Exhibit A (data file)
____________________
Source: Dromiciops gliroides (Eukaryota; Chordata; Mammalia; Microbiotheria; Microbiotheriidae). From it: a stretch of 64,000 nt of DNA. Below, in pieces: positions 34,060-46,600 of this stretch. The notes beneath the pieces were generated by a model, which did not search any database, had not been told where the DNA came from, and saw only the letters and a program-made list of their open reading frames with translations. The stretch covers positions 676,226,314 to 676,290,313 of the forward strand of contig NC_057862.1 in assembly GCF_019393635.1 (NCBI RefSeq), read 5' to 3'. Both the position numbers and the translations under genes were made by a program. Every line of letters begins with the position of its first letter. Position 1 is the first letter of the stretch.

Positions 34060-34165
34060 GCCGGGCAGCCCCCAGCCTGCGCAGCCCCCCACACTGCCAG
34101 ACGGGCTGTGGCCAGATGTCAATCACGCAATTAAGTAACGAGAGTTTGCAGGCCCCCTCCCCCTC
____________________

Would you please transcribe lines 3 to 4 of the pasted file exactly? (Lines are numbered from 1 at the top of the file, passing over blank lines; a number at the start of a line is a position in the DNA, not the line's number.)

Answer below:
34060 GCCGGGCAGCCCCCAGCCTGCGCAGCCCCCCACACTGCCAG
34101 ACGGGCTGTGGCCAGATGTCAATCACGCAATTAAGTAACGAGAGTTTGCAGGCCCCCTCCCCCTC